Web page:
I am of the opinion that if we’re going to break down the “Old Boys’ Club” stereotype of comics, then herding female creators into their own “Girls’ Club” is not the answer, and serves, in large part, to underscore the gap between the two rather than bridge it. In the most recent FOL newsletter, I saw a call for entries for the next anthology, which is to be a theme of women’s perspectives of traditionally male topics. I dunno. I just see that as, forgive me, broadening the differences, rather than looking at our similarities. I’d rather see something more in the spirit of the new Flight Anthologies, where male and female creators come together under one ungendered title to really showcase their talents. I’m not even saying the topic has to be apolitical; have the topic be “bullying”, and see what you get: everything from gender discrimination to political discussion to schoolyard antics would be fair play.

In the end, I still have a Lulu membership, because I feel that the organization does more good than harm in the end.

I’m also friends with one of the boardmembers, Katie Merritt, and I happen to think that she and her husband Dan are two of the finest people breathing, let alone involved in comics. I’ve seen Katie in action at several shows, and have travelled with her and Dan, and I know that she’s straight-up about making comics available to everyone while still fighting for more attention to gender issues. She’s often the face of the organization, at least here in the midwest, and I can totally get behind her and the cause she represents.

And it’s not just FoL — Sequential Tart and Girlamatic also fall under this heading sometimes. Neither is exclusively female in their authorship or readership, but I’d like to see them both push for more non-gender-centric interaction. I’ve made some of my absolute best friends through SequentialTart, and some of the best webcomics out there are on Girlamatic, and I want to continue to see each grow and evolve over time.

I also find it pretty sad that we still keep needing to have this sort of discussion, and I’m not the only one who feels this way. This is not to say that the mainstream’s a waste, nor that every reader of mainstream books is a grabby lech; neither of these is remotely true. However, when an industry doesn’t have any real inclination towards change, and has an abusive minority that sometimes obscures the integrity of the larger whole, that doesn’t generate overwhelming encouragement for women to make comics, nor does it encourage fresh female readership. This ouroborean cycle keeps women out, if not by intent, then by practice.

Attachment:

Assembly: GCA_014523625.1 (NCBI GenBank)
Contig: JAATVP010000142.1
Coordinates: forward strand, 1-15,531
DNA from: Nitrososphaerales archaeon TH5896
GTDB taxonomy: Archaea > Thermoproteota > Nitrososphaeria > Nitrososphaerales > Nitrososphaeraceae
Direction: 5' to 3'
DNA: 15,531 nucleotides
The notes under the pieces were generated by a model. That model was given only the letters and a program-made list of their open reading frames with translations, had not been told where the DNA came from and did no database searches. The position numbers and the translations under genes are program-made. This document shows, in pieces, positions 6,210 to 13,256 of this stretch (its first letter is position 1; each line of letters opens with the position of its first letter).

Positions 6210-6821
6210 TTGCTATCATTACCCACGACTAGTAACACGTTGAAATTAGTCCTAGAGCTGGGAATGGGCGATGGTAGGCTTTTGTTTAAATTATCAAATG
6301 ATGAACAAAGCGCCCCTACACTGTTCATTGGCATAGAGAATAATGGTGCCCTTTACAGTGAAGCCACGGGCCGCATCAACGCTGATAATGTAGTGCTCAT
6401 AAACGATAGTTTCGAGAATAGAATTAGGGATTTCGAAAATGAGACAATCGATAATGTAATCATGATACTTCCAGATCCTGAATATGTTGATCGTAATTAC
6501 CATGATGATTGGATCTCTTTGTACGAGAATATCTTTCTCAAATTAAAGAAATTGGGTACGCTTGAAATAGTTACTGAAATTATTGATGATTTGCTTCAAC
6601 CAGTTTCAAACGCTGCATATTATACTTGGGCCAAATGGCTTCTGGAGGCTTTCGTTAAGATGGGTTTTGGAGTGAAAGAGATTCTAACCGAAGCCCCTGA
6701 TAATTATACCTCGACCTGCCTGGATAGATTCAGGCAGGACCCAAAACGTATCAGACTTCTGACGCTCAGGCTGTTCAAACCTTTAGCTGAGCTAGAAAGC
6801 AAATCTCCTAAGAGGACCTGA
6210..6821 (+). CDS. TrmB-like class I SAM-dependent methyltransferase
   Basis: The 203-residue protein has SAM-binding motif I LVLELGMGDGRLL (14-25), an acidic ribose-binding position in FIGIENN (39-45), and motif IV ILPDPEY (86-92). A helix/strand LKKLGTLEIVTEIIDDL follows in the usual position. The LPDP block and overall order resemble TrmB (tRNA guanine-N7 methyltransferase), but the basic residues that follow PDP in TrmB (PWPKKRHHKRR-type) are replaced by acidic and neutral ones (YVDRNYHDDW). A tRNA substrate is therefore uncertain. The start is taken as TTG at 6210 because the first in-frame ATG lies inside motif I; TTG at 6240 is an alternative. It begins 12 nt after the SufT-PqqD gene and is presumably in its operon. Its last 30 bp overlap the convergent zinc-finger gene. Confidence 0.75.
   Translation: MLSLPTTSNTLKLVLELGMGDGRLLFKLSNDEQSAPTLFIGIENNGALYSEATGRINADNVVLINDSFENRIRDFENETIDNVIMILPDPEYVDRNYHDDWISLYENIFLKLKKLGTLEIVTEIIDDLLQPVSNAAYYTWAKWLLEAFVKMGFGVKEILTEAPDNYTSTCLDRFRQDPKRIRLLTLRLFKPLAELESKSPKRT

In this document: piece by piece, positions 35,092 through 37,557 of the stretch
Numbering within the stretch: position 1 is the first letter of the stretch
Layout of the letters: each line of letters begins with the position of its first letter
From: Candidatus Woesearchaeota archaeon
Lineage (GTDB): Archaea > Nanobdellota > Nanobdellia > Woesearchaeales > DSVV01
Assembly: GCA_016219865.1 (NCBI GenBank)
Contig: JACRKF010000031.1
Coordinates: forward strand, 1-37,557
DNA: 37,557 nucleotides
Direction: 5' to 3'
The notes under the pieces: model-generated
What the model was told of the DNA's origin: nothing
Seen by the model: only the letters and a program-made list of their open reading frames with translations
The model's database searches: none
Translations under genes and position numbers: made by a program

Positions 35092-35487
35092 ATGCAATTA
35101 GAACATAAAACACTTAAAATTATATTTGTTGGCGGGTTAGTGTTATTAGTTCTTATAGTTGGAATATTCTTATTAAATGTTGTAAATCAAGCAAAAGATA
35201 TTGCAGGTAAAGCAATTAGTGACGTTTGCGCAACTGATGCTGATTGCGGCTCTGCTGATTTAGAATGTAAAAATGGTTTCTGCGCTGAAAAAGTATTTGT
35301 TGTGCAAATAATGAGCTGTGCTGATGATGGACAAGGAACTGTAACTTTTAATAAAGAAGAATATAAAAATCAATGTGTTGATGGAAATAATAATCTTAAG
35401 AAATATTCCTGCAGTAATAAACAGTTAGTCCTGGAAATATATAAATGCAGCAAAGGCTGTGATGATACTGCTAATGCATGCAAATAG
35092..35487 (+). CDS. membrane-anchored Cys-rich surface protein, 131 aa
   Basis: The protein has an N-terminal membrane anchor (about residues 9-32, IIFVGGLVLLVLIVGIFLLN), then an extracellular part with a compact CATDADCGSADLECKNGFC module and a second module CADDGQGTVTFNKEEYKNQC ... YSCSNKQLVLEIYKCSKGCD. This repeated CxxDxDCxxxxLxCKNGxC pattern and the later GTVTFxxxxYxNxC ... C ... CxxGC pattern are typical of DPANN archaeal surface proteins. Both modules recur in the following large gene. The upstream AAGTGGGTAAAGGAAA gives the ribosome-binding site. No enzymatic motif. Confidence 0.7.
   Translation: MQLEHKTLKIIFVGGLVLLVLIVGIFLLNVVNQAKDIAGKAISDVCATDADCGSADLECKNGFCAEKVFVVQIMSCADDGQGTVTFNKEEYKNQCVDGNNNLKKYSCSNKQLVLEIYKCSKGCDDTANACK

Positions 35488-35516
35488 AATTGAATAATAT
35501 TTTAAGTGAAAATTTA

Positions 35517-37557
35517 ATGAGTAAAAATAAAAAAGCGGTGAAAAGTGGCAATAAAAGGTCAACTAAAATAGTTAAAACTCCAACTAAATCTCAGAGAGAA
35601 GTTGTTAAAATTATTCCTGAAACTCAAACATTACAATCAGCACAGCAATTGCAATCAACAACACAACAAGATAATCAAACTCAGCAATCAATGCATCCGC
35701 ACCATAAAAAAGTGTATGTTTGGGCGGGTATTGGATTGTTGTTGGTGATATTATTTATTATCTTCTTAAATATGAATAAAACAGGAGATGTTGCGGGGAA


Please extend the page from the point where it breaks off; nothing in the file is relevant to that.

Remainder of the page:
I think the only real answer to this kind of public harassment is to broadcast its unnacceptability as loudly and as frequently as possible; as Supreme Court Justice Louis Brandeis once said, “Sunlight is the best disinfectant.” This requires men to stand up, too. I’ve been very, very pleased at the majority of the male response to the incident; over on the Engine and the Bendis boards, where Taki is apparrently a regular, the male posters have been overwhelmingly supportive of her, and her decisions. This is good, and this is a good start. To make this behavior unacceptable, we need both men and women to take a stand. If one jerk decides to make an inappropriate move, but is surrounded by other people who aren’t afraid to speak up, chances are good he won’t get too far.

Be brave. Be like Taki. Stand up and be counted among those who will not accept this kind of behavior. Moreover, demand better of your friends and coworkers. Don’t wait for someone else to say it’s not okay. Do it for your sisters, your girlfriends, your wives. Do it for your own self-respect.

And ladies? Make independent comics. Lots of them. Make stupendously good comics, so good that no one can argue with their quality. You don’t need a lot of flashy gimmicks or marketing; most readers of independent comics are just as likely to accept a female-created comic as they are a male-created comic (or a transgender-created comic, but that’s a rant for another day).

EDIT: Link to Lea’s site removed at her request. Apologies for any misunderstandings. Will do better fact-checking next time.

16 Comments

  1. Just as a clarification, when speculating (with no hard evidence) I said I THOUGHT it might be Mr. Y, but as stated, I have NO EVIDENCE to this effect, and that’s where the trouble starts. I think that everyone who has been following this case had an idea pinging around in their head for a suspect, but committing it to print is the wrong way to proceed for all parties.

    In a massively un-enlightened move, I posted on the Tart boards with an inferrence about a suspect and was quickly slapped with a “if you know something, go to the police, if not shut up” response, which was exactly what needed to happen to me.